|11-28-2010 04:51 PM|
So I looked into Todd's advice. Called Bob Meiser (a truely nice guy)....got more advice/information about spey rods/lines than my brain could handle.
So I ordered the SGS Scandit Shooting Head System sized for my CND Solstice.
Pretty neat system w/ interchangable parts to go from scandi to skagit line systems depending on the conditions.
Now I just need to learn how to spey cast!
FWIW: In today's times it is refreshing to talk with a guy like Bob Meiser. Low key...no sell...just tells you what you need to know. If you are looking to buy or build a rod I would call his shop and talk w/ him about what you are wanting to do. His expertise and williness to help you out is something one doesn't find too often! His products are superb! (my next build will be with one of his kits...)
|11-26-2010 01:50 PM|
|Jim Miller||Actually talked w/ Bob Meiser this AM....will explore!|
|11-26-2010 12:38 PM|
|vtloon||Take a good look at the Meiser/SGS "Skandit" line system. Covers all the bases.|
|11-26-2010 11:50 AM|
I have no experience with sinking systems, and have to enter that arena myself. I would start with the Rio site to get an idea what they recommend for lines for your patricular rod, and would give Poppy a call at the Red Shed for experienced recommendations. good starting points, I think.
|11-25-2010 08:13 PM|
I will give Bob a call....Looks like a fun build with his kit. I will still probably build something....cause it's fun!
Well....found a great deal on a CND Solstice 13'4" 6/7/8 and made the purchase.
Now on to step 2.....what system to line it with?
Will mostly be fishing th Salmon River. The width runs 50 to 150'. Wide pools and runs with big tailouts. Short deep pools up to 8-10' deep. Wide flat areas with "trenches" in the shale rock. The water can run from 200 cfs to 2000 cfs in a matter of days. I fish big speys and buggers down to small nymphs and egg patterns. I will put either a Tibor Riptide or Abel 4 reel on the rod.
I suppose I need to be versitale and adaptable with my line system.
As before ...the floor is open to suggestions.
Thanks all for your help!
|11-25-2010 10:50 AM|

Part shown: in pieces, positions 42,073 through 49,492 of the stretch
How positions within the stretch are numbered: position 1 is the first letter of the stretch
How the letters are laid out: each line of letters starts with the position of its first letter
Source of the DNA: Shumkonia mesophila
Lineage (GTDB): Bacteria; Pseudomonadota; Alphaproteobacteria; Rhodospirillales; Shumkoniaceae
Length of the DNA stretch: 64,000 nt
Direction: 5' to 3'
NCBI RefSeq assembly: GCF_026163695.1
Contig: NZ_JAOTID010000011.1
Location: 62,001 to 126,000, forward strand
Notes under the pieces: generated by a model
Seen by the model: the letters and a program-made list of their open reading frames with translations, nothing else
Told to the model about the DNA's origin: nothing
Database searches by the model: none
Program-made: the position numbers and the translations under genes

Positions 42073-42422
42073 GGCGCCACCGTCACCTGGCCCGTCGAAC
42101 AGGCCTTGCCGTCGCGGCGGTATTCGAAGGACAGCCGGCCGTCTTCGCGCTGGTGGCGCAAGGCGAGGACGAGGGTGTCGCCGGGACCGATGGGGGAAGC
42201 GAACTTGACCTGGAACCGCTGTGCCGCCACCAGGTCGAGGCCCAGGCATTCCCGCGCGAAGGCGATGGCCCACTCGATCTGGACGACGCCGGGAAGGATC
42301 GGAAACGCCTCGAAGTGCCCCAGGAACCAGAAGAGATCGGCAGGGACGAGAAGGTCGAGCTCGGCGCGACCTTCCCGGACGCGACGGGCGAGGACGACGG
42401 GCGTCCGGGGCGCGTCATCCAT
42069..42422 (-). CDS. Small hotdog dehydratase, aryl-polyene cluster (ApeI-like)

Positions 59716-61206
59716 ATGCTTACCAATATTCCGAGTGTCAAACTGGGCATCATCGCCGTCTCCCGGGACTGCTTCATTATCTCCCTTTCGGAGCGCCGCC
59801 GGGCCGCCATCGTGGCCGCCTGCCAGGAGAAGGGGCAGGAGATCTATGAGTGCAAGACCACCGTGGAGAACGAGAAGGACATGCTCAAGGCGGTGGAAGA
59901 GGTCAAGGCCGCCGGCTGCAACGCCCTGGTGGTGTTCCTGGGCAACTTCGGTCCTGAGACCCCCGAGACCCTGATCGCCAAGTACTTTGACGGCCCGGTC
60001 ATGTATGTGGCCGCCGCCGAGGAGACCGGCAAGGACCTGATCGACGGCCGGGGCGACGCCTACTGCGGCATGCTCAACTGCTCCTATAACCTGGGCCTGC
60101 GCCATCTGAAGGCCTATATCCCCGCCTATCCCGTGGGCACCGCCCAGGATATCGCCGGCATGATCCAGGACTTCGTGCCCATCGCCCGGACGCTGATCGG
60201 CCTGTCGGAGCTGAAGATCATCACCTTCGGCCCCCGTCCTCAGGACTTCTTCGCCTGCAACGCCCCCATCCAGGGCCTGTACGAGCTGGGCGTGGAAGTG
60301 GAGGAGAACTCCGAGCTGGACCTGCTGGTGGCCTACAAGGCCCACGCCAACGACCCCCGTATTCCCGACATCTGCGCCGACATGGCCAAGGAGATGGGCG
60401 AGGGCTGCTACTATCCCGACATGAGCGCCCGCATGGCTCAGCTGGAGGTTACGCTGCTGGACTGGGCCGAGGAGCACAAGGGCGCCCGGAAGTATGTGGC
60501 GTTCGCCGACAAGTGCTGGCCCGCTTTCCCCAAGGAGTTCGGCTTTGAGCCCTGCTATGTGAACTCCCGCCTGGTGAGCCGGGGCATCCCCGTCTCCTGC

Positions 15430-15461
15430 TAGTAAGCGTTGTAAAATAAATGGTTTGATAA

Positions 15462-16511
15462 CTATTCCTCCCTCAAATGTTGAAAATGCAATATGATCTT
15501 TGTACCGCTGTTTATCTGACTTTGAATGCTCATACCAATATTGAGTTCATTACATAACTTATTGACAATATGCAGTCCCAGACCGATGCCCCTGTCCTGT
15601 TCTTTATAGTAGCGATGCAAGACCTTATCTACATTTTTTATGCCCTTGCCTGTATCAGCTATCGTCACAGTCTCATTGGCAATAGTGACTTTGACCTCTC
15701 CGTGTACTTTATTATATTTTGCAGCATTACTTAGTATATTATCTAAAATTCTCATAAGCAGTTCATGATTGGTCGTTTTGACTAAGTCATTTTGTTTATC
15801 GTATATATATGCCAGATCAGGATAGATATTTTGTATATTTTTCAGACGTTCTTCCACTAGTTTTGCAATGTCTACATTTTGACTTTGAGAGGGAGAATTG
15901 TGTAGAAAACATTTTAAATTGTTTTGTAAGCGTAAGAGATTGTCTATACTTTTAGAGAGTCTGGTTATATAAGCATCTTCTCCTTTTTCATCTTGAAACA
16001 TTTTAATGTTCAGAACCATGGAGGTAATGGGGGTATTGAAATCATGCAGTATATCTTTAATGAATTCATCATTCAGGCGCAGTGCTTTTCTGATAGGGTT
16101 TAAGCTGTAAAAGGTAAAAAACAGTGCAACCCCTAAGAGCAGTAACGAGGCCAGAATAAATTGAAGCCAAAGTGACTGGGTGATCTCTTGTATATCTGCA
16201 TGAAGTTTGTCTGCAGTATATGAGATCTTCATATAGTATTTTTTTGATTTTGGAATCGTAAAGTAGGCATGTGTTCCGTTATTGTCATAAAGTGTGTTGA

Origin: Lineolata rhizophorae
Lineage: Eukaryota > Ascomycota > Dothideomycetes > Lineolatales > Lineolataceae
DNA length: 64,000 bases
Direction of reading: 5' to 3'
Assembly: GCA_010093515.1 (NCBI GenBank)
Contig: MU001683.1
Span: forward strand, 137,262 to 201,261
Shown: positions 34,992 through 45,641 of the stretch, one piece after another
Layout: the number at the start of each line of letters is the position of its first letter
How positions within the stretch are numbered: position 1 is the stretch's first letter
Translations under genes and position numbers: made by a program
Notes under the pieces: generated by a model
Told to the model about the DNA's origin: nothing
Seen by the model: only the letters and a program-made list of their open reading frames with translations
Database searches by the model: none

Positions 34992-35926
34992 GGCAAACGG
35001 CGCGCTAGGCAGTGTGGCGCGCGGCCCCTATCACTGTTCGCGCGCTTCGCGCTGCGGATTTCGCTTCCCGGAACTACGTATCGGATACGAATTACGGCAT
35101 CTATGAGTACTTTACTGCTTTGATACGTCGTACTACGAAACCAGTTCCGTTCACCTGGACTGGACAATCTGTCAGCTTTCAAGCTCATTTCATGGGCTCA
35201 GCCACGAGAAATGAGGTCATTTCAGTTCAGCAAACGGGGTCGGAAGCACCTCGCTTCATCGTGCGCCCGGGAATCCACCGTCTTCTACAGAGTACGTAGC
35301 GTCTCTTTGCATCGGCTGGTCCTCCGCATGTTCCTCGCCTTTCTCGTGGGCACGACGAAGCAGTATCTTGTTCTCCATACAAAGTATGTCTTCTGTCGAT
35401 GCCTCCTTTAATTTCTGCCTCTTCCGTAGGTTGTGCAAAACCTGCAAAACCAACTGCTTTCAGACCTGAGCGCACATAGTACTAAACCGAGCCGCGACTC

Jim; A call to Bob could be helpful in deciding which model would best fit your needs. He certainly knows which rods are designed for what.
|11-25-2010 05:59 AM|
Thanks again JT. The Meiser kit is very attractive and looks like it will yield a very nice rod. The question becomes what series is best for me..classic, S, or mcKinney.
They seem to provide all the parts...and if I want to customize the cork or threadwork....I can easily add cork rings or change up the wraps. NICE!
I was aware of Speypages...but the other site is cool and new to me. Thanks again!
|11-24-2010 07:10 PM|
An added resource
Jim, Here is a resource that might be helpful. It is relative to spey casting instruction, etc..
www.flyfishingresearch.net. Click on Bob Pauli's spey casting instruction booklet.
Also www.speypages.com is a great resource forum for gaining information from an international membership.
|11-24-2010 12:11 PM|
Jim; Yes, the Meiser is a rod I feel you can definately grow into. I can feel it each time I practice with it. Although I have not used it to fish with yet.
I started with learning the single spey, against conventional wisdom I discovered, with an 8/9 wt 13', and it is currently my best cast. I can perform, to some degree, all of the basic casts, but have a ways to go to consider myself proficient. I have a long way to go with left hand up. I started with a mid-belly line (65' head), and that was a mistake for me. Once I dropped back to a short head in the 50 - 55' range, I experienced great improvement. I agree with others that learning the Snap Z, Circle C, and Double Spey will get you fishing sooner than other casts might. Getting the right line for you, and your casting style is very important, and requires some experimenting. I will suggest the Red Shed Fly Shop as a great source for loaning lines to test drive. It has worked for me. Talk with Poppy at www.redshedflyshop.com.
I fish Atlantics 2 or 3 weeks a year, and that gives me considerable spey fishing experience with the river right and left and wind conditions. I also have a Meiser Highlander 3/4/5 wt with a Scandi head that gives me an opportunity to practice spey while trout fishing. I rely heavily on Rio's Modern Spey Casting DVDs with Simon. My wife feels I must have worn the discs out by now. I pick up little bits every time I watch it. I also have Al Buhr's book, Two-Handed Fly Casting which has been quite helpful.